Many high-income countries have cut public health care spending since the global economic downturn in 2008. In some cases these cuts have been accompanied by calls to expand private financing to improve the efficiency of health systems. In low and middle-income countries seeking to increase access to health care, it is sometimes suggested that private financing is more effective than public financing because of weak state institutions and bureaucratic shortcomings.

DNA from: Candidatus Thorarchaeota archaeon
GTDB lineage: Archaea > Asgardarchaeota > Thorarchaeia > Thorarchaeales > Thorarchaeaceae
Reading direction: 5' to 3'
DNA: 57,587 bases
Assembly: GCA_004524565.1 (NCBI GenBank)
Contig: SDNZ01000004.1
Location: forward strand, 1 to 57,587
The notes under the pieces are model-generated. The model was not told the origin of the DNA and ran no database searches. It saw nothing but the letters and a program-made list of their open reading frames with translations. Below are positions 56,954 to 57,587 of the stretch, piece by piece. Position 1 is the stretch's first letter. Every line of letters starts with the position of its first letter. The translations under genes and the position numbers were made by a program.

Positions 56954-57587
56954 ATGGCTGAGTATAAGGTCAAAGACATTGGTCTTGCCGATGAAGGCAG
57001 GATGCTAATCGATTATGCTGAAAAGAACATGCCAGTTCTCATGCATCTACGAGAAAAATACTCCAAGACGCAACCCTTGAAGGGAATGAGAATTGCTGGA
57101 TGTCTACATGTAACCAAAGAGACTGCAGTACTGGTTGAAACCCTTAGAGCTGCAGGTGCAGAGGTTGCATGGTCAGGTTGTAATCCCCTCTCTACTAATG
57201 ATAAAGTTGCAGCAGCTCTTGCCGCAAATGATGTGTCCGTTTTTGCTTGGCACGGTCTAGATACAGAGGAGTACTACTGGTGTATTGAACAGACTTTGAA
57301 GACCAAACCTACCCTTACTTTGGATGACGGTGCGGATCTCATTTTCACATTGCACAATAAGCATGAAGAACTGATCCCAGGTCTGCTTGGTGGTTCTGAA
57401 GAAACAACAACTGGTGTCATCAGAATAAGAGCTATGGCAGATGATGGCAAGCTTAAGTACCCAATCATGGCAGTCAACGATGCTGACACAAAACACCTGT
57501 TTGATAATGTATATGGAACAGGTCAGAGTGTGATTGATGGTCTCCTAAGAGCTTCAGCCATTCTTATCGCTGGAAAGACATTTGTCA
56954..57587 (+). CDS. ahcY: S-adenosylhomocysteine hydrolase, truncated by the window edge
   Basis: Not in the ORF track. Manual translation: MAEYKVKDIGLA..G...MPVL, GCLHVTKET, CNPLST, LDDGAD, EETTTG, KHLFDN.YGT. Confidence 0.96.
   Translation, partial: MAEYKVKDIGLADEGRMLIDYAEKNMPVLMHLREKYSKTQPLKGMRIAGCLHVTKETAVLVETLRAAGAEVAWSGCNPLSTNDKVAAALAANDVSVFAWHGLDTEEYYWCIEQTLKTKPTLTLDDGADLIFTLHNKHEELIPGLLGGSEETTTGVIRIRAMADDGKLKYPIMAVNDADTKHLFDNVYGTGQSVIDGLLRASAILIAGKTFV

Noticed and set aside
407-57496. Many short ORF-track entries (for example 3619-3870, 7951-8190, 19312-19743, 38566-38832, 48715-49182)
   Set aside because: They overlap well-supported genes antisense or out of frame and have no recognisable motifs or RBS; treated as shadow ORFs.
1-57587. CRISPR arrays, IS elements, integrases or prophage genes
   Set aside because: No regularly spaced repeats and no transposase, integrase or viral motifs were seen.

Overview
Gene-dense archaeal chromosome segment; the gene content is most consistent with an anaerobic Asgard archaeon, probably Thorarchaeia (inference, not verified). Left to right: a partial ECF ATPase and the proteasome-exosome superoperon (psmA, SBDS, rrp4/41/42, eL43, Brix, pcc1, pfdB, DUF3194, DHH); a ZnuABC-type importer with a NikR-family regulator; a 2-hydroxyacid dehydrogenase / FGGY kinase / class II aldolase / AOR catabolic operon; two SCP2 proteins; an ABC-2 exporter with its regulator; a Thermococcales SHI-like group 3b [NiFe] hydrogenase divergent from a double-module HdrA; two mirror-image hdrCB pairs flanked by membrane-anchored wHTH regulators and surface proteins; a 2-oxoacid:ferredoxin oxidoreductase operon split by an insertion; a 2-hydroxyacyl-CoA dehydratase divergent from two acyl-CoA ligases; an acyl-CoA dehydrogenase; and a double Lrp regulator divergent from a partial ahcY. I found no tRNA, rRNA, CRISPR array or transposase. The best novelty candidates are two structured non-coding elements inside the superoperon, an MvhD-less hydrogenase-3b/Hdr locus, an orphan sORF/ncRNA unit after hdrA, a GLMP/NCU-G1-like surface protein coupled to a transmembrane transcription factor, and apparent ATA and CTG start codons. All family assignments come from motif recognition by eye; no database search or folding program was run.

In this paper, we review the theoretical and empirical evidence on private financing in terms of cost, efficiency, equity and financial protection. We consider private health insurance, medical savings accounts and user charges in high, middle and low-income countries.
The theoretical and empirical evidence reveals major market failures in the health sector. It is unlikely that private financing generates better results than public financing. Still, as private financing options are heterogeneous, it is possible that a particular form might play a beneficial role in a specific setting. Given the current state of knowledge, however, any calls to increase private financing must be accompanied by robust evidence, such as real world pilot studies.